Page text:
Playing in your First Live Poker Tournament – Dave Tarbet
It’s a big step to make the jump from the comfort and anonymity of playing on your computer at home to a real life casino and poker tournament but hopefully by reading this article you’ll feel more comfortable about making that step.
On the internet it’s easy, log into your favourite poker site, go to the tournament lobby click on register and wait for your table to magically open and the tournament to begin. In the real world it’s a little different, so let’s look at how to go about playing your first live tournament.
The first job is to locate the nearest casino or card room to you which hosts poker tournament. This can be done easily on the internet as most poker portals list directories of places to play.
Then you should find out their tournament schedule and choose a tournament you want to play. Their schedule might be listed online or you might have to ring and find out. You should also find out if they have a membership policy or dress code.
In most casinos in the US you can just turn up and play, but some casinos in the UK and Europe require you to be a member and enforce a dress code.The first thing that will hit you when you walk into the casino is the noise. The constant whirring and buzzing of the slot machines (hopefully not near the poker room) and the clatter of chips being shuffled across the tables.
You will need to be strong willed to walk past the inviting slot machines and the craps, blackjack and roulette tables. Remember, you came here to play poker against other players like yourself, not gamble against the house, as you will surely lose.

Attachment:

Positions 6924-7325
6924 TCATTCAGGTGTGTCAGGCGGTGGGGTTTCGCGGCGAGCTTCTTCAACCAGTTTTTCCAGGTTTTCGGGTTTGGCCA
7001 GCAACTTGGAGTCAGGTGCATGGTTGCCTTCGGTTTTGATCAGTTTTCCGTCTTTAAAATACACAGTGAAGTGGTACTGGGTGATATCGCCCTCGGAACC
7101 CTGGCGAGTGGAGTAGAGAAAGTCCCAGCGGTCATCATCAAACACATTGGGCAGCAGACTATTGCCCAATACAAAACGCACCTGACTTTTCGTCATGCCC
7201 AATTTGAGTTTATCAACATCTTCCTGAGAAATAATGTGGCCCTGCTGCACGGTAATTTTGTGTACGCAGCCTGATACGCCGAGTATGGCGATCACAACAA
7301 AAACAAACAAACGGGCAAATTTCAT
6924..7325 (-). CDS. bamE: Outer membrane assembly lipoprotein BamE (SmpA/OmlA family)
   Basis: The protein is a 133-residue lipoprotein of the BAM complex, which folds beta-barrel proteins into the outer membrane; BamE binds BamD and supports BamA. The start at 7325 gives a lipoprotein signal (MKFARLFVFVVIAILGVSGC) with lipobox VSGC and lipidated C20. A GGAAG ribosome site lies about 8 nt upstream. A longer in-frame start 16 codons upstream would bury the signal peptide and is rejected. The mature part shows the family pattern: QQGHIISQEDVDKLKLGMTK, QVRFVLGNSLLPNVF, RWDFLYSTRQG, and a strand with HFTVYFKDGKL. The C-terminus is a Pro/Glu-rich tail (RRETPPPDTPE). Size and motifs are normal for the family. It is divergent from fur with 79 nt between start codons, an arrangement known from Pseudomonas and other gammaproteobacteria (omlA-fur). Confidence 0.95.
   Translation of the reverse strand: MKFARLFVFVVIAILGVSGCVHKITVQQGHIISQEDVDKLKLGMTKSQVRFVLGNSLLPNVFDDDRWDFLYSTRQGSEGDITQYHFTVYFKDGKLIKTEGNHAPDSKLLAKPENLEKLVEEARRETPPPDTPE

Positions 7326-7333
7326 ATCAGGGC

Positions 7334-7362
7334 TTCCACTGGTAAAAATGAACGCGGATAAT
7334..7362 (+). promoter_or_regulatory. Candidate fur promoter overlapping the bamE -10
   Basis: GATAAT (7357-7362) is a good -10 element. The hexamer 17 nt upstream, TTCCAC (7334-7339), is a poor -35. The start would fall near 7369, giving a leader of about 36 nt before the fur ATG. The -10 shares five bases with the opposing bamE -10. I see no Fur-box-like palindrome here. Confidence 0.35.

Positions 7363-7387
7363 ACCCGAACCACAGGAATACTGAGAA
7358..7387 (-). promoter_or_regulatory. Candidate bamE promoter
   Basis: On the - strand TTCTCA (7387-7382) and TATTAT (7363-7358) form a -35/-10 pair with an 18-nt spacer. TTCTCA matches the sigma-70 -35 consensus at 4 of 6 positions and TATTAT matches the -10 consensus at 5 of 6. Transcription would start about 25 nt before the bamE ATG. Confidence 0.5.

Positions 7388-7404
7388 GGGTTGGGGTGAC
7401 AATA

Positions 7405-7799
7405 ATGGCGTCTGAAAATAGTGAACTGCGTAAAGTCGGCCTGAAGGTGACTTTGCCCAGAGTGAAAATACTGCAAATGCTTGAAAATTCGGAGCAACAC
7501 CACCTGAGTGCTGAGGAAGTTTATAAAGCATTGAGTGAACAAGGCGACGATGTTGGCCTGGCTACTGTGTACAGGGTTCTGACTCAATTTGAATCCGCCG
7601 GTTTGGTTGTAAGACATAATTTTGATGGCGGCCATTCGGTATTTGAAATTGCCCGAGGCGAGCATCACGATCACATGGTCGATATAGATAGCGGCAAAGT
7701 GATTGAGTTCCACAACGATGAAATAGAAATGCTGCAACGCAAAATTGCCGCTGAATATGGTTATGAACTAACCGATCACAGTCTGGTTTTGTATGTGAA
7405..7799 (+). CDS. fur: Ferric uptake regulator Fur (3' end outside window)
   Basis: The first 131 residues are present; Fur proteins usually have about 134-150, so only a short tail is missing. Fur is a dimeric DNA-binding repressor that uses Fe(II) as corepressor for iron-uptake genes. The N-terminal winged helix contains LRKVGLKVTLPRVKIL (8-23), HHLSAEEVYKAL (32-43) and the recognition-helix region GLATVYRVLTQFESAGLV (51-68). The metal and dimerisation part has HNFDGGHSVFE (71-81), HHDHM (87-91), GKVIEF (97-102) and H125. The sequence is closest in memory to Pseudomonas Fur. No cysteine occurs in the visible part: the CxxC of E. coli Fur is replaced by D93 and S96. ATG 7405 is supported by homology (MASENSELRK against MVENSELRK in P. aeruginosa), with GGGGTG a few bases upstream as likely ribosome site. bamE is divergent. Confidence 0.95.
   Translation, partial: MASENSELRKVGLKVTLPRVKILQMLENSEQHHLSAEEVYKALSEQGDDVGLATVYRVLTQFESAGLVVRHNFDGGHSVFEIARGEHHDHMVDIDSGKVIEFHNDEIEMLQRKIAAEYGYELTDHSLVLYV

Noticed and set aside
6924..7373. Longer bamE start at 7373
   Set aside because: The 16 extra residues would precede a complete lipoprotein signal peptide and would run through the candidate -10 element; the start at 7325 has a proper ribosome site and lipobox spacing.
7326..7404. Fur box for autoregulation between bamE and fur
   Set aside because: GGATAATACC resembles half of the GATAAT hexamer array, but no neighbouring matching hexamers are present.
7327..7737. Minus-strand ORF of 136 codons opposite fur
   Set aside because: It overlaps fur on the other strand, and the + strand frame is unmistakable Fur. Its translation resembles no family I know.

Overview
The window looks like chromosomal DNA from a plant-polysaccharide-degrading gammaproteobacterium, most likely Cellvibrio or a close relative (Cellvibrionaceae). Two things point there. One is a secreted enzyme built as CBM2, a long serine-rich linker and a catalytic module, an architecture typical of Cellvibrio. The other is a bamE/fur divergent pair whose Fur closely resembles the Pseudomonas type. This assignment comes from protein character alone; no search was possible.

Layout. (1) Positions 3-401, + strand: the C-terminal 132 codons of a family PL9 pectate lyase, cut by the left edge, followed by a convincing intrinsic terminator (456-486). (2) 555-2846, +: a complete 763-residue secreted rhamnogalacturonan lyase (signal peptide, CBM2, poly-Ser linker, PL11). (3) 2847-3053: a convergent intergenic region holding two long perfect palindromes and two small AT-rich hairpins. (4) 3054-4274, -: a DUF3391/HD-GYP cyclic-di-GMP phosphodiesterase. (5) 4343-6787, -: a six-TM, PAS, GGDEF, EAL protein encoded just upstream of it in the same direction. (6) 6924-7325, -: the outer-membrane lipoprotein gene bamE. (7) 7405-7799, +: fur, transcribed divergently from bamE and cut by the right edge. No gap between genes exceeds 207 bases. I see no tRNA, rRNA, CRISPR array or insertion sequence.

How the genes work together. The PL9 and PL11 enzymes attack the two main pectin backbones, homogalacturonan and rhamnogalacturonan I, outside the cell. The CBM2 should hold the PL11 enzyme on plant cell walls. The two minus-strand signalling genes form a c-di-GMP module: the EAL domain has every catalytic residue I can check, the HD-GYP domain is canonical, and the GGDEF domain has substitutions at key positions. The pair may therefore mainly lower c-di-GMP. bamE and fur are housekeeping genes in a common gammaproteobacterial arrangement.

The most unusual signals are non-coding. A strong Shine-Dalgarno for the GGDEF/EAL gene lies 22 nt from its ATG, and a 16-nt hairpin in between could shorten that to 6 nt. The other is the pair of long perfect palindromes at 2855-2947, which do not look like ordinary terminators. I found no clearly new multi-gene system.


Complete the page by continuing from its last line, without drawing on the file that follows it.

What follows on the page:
The casino can often seem like a maze and it is sometimes difficult to find the poker room which is usually tucked away somewhere in the corner. Most casinos should have signs for the poker room, but if not, don’t be afraid to ask the staff, they are there to help you.
Once in the poker room, you need to find the person running the tournament and register. Often the poker room will have a registration desk, but if not, look for the person in a suit with a clipboard as they’ll probably be the tournament director, and if not, can surely point you in the right direction.
After registering it is useful to get a copy of the blind structure that will be used for the tournament. Most card rooms print numerous copies of these and leave them out for the players to take. The benefit of knowing the structure in advance is so you can plan your strategy accordingly. For example if it is a very quick structure (which it often is if the buy-in is low) you may want to play aggressively early on, but if the structure is slower with more time between blind increases you can play more slowly and patiently.
Another good tip is to read the card room rules as these can vary greatly depending on where you play. These are usually posted somewhere on the wall in the card room.
The last thing to do before you start to play is find out how many prize paying positions there are as it is no good if you are playing to make the final table when only the top three places will get paid.
When the tournament starts you will have to find your seat yourself. Tables will usually be numbered and seat 1 is to the left of the dealer.
If this is your first time playing live, then handling actual cards and chips will be a new experience for you. Always protect your cards so others can not see them and don’t lift them up from the table, instead cup your hands over them and lift up the edges.
Stack your chips neatly so that you always know roughly how much you have. The standard height of a stack is 20 chips so if you have a full stack of $5 chips you know you have $100. And don’t worry if there are players at the table doing fancy chip tricks. It doesn’t mean that they are better players than you, just that they are more experienced playing in real casinos. In fact you can use this information to your advantage as you know that they do have experience and can play against them accordingly.
Lastly, if you are unsure about anything, just ask the dealer or the tournament director. I’m sure you’ll find them to be very helpful and friendly. Good luck and I hope to see you at a final table soon.